This has stoked investor concerns about the global economy.
The world’s third-largest economy contracted at an annualised rate of 1.6 per cent in the period, way below the 2.1 per cent expansion forecast by economists in a Reuters poll.
The big miss prompted investors to sell equities and park money in safe-haven bonds such as US and German government paper.
“The Japan number underlines the weak outlook for global growth,” said Rabobank strategist Lyn Graham-Taylor.
(WATCH VIDEO: Japan pledges to support investment in Africa)
German 10-year yields opened down two bps at 0.77 pct, just above a record low of 0.716 pct, while US equivalents were also two bps lower at 2.30 pct.
Lower-rated euro zone bond yields such as those in Greece, Portugal, Spain and Italy were flat or a tad higher on the day.
Strategists said the fraught relationship between the West and Russia over Ukraine was also feeding investor nervousness.
Ties between the two sank to a new low at the G20 meeting in Australia on Sunday. Russian President Vladimir Putin left the summit early as US President Barack Obama accused Russia of invading Ukraine and Britain warned of a possible “frozen conflict” in Europe.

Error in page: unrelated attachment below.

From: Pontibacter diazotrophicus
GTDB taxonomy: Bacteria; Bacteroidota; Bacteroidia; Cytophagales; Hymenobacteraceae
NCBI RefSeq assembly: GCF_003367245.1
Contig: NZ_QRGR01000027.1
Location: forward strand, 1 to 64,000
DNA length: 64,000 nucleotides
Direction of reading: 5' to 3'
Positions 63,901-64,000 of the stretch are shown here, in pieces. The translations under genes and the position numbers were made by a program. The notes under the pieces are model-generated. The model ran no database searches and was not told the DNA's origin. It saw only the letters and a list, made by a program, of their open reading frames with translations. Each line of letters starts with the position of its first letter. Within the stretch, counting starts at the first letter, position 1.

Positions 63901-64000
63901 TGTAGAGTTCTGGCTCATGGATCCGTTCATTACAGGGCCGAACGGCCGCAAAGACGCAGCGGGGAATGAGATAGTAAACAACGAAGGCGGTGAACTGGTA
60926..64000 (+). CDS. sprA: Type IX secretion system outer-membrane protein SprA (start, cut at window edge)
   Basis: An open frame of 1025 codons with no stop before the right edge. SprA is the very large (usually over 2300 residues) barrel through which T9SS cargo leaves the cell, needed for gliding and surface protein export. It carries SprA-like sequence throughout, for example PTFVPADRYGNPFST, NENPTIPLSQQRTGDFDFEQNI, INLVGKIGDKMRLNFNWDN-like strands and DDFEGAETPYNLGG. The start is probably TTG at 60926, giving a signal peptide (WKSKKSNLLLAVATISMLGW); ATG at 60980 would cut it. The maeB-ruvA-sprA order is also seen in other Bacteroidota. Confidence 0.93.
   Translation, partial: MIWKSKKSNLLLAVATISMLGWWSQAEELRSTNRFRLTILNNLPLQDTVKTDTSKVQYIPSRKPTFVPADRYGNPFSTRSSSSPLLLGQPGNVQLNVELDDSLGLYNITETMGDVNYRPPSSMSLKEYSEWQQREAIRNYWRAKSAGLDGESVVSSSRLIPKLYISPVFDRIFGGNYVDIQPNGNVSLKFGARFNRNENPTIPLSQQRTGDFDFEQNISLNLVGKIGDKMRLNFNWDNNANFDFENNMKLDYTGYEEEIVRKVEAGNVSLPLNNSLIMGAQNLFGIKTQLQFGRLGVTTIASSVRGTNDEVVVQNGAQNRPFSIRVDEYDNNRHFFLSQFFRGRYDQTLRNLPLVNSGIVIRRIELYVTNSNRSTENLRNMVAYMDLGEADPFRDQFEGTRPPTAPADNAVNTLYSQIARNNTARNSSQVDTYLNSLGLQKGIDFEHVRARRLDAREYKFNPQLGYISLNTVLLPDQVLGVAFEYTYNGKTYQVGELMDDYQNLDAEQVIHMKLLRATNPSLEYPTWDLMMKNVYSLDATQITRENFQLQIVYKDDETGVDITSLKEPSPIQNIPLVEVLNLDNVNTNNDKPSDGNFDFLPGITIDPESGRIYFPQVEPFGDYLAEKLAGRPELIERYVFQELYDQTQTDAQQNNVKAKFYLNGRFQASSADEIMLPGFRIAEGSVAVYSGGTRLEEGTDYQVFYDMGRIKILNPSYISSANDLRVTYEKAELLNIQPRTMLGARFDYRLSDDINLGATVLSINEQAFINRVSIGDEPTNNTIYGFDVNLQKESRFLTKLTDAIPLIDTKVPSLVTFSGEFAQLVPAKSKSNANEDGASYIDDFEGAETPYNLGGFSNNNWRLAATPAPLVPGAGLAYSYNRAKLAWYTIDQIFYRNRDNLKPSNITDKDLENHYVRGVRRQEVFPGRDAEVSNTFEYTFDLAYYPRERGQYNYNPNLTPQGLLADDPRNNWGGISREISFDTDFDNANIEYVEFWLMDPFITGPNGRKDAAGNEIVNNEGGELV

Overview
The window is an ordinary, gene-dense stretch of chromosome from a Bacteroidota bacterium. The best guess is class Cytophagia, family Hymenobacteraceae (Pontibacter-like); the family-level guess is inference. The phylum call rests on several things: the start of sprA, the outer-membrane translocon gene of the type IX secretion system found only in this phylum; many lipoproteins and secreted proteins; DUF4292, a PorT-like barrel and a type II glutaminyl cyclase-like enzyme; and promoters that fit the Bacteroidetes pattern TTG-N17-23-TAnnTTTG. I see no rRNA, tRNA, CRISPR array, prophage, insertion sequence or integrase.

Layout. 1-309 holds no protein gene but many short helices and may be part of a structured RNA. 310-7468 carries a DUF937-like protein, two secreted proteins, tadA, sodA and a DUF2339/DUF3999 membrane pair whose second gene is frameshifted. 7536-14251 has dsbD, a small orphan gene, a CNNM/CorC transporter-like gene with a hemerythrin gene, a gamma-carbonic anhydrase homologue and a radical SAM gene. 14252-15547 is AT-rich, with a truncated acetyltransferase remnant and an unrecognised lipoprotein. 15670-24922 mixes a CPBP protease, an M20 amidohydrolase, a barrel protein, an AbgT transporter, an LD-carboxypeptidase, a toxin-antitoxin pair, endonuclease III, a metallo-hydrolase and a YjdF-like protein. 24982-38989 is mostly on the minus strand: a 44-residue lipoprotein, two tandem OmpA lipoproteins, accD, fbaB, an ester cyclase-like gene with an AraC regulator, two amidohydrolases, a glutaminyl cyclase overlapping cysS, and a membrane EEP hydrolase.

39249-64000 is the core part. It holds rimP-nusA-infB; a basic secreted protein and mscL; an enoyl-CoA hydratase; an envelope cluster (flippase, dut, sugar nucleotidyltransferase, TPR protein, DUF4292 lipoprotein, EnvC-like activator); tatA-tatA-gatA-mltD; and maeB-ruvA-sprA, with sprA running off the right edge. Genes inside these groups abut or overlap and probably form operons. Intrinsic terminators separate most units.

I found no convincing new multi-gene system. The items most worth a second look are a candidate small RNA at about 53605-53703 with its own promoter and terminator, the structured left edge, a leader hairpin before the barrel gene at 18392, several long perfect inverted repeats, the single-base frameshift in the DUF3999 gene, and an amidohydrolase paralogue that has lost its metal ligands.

With little euro zone data due out on Monday, markets focused on a list of speeches from ECB policymakers which could throw up hints of more policy easing.
Executive board members Yves Mersch, Peter Praet and Benoit Coeure are all due to speak, while president Mario Draghi will give his quarterly testimony before the European Parliament.
“(They are all) likely to reiterate the message that broader-based asset purchases may be needed if downside risks to the economic outlook were to materialise,” said Commerzbank strategists on Monday.
(WATCH VIDEO: Analysis of the ECB’s Eurozone stress test)
The euro zone economy beat market expectations to expand 0.2 per cent in the third quarter, data on Friday showed, while preliminary factory activity data for November this week will help markets gauge conditions in the fourth quarter.
Belgium will sell five and 10-year bonds in its last auction of the year. Belgian 10-year yields were one bp lower at 1.06 per cent despite Fitch revising the outlook on its AA rating to negative from stable on Friday.